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CR 45:163-176 (2010)  -  DOI:

Impacts of pollution and climate change on ombrotrophic Sphagnum species in the UK: analysis of uncertainties in two empirical niche models

S. M. Smart1,*, P. A. Henrys1, W. A. Scott1, J. R. Hall2, C. D. Evans2, A. Crowe1, E. C. Rowe2, U. Dragosits3, T. Page4, J. D. Whyatt4, A. Sowerby2, J. M. Clark5,6,7

1NERC Centre for Ecology and Hydrology, Library Avenue, Bailrigg, Lancaster LA1 4AP, UK
2NERC Centre for Ecology and Hydrology, Environment Centre Wales, Deiniol Road, Bangor, Gwynedd LL57 2UW, UK
3NERC Centre for Ecology and Hydrology, Bush estate, Penicuik, Midlothian EH26 0QB, UK
4Lancaster Environment Centre, Lancaster University, Bailrigg, Lancaster LA1 4AP, UK
5Wolfson Carbon Capture Laboratory, School of Biological Sciences, Bangor University, Deiniol Road, Bangor, Gwynedd LL57 2UW, UK
6Grantham Institute for Climate Change Fellow, and Environmental Engineering, Imperial College London, South Kensington, London SW7 2AZ, UK
7Present address: Walker Institute for Climate Systems Research and Soils Research Centre, Geography and Environmental Science, School of Human and Environmental Sciences, University of Reading, Whiteknights Reading RG6 6DW, UK

ABSTRACT: A significant challenge in the prediction of climate change impacts on ecosystems and biodiversity is quantifying the sources of uncertainty that emerge within and between different models. Statistical species niche models have grown in popularity, yet no single best technique has been identified reflecting differing performance in different situations. Our aim was to quantify uncertainties associated with the application of 2 complimentary modelling techniques. Generalised linear mixed models (GLMM) and generalised additive mixed models (GAMM) were used to model the realised niche of ombrotrophic Sphagnum species in British peatlands. These models were then used to predict changes in Sphagnum cover between 2020 and 2050 based on projections of climate change and atmospheric deposition of nitrogen and sulphur. Over 90% of the variation in the GLMM predictions was due to niche model parameter uncertainty, dropping to 14% for the GAMM. After having covaried out other factors, average variation in predicted values of Sphagnum cover across UK peatlands was the next largest source of variation (8% for the GLMM and 86% for the GAMM). The better performance of the GAMM needs to be weighed against its tendency to overfit the training data. While our niche models are only a first approximation, we used them to undertake a preliminary evaluation of the relative importance of climate change and nitrogen and sulphur deposition and the geographic locations of the largest expected changes in Sphagnum cover. Predicted changes in cover were all small (generally <1% in an average 4 m2 unit area) but also highly uncertain. Peatlands expected to be most affected by climate change in combination with atmospheric pollution were Dartmoor, Brecon Beacons and the western Lake District.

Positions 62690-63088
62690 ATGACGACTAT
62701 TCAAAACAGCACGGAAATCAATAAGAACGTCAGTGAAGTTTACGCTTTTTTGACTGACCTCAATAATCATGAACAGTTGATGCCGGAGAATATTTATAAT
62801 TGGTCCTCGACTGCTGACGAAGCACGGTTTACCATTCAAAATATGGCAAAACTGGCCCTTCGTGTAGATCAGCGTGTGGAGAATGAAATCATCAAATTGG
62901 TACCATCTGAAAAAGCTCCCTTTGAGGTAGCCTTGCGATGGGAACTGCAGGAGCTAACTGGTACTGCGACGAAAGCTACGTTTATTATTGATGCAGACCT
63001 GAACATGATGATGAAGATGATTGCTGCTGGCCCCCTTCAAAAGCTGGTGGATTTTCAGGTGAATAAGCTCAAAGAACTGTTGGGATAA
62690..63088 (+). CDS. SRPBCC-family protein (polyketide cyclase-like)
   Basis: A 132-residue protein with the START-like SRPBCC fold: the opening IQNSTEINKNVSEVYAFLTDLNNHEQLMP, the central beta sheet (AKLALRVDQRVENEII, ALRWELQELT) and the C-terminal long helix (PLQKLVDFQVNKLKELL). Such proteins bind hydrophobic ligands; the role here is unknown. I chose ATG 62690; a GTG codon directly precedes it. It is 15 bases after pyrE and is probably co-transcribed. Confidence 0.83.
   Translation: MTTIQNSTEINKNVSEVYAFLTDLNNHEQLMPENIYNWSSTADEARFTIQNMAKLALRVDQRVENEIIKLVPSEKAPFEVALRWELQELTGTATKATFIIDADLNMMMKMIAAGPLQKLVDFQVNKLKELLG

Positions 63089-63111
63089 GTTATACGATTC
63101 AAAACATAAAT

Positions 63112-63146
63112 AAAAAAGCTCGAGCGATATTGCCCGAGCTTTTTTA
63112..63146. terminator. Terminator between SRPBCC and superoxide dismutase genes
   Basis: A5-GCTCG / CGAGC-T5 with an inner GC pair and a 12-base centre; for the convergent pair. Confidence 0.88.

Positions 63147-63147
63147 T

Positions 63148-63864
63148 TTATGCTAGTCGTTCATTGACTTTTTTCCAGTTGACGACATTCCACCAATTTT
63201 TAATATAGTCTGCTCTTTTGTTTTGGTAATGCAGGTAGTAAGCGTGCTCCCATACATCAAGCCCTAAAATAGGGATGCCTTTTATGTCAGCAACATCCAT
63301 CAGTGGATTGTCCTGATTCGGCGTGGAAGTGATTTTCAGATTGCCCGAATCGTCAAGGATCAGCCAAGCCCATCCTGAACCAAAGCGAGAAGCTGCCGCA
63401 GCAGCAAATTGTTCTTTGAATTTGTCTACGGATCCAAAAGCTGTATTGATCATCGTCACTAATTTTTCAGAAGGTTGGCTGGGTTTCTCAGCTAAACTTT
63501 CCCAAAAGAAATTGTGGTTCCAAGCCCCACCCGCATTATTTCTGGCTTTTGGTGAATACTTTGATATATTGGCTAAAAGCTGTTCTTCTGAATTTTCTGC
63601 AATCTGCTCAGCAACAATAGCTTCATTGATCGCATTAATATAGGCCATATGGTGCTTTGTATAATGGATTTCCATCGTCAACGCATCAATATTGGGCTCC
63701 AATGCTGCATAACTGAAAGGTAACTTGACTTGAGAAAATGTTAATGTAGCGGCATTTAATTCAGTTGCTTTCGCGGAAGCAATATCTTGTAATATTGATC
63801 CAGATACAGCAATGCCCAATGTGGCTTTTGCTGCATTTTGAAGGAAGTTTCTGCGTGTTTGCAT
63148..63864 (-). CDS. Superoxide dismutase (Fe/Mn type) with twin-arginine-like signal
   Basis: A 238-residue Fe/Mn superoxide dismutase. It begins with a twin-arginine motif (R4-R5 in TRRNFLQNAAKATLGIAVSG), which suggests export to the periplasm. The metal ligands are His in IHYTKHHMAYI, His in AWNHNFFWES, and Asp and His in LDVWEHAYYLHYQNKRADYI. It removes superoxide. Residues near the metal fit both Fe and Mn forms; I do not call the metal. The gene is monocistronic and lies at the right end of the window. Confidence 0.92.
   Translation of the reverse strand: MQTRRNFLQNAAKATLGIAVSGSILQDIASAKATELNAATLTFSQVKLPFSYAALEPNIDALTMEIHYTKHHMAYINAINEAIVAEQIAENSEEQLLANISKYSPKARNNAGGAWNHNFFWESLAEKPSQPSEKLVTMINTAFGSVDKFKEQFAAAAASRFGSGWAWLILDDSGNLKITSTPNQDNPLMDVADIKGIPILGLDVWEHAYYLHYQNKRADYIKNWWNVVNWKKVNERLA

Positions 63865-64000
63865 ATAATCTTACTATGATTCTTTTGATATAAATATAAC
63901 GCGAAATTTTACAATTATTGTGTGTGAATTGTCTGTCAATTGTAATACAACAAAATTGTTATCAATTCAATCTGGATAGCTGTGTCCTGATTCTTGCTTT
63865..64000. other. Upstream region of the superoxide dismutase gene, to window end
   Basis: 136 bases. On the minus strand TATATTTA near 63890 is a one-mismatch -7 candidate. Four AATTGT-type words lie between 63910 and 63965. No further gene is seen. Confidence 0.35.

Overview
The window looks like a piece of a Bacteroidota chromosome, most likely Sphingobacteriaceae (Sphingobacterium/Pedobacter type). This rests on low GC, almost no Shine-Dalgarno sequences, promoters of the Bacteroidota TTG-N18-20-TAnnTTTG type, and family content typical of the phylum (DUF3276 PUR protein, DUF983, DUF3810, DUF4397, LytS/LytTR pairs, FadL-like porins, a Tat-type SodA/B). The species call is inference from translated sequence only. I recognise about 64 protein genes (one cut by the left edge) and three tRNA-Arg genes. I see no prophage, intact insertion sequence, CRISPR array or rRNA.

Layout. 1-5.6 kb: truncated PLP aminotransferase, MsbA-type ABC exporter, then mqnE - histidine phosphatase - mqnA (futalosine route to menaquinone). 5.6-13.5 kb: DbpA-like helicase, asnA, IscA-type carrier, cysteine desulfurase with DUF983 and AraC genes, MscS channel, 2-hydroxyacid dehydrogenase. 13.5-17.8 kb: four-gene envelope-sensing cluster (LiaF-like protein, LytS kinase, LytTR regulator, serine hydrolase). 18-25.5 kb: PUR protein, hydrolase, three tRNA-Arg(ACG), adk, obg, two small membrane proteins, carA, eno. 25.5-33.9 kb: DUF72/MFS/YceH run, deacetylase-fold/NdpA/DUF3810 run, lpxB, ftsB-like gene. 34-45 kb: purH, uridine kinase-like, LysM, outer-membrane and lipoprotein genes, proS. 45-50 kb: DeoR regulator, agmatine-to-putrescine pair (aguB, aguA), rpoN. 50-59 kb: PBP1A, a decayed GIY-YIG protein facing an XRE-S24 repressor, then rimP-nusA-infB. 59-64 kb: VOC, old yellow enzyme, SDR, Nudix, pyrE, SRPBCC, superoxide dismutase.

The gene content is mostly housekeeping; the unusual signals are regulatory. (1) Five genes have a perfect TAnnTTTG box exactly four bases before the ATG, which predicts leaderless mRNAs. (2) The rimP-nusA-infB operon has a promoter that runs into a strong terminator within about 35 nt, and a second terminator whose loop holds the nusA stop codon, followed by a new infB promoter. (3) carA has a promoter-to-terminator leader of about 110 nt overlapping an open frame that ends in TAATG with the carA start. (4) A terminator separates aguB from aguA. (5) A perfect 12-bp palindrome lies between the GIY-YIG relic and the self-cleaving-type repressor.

KEY WORDS: Nitrogen · Sulphur · Generalised linear model · Generalised additive model · Uncertainty · Large scale · Peatlands · UKCP09 · UKCIP02

Supplementary material 
Cite this article as: Smart SM, Henrys PA, Scott WA, Hall JR and others (2010) Impacts of pollution and climate change on ombrotrophic Sphagnum species in the UK: analysis of uncertainties in two empirical niche models. Clim Res 45:163-176.

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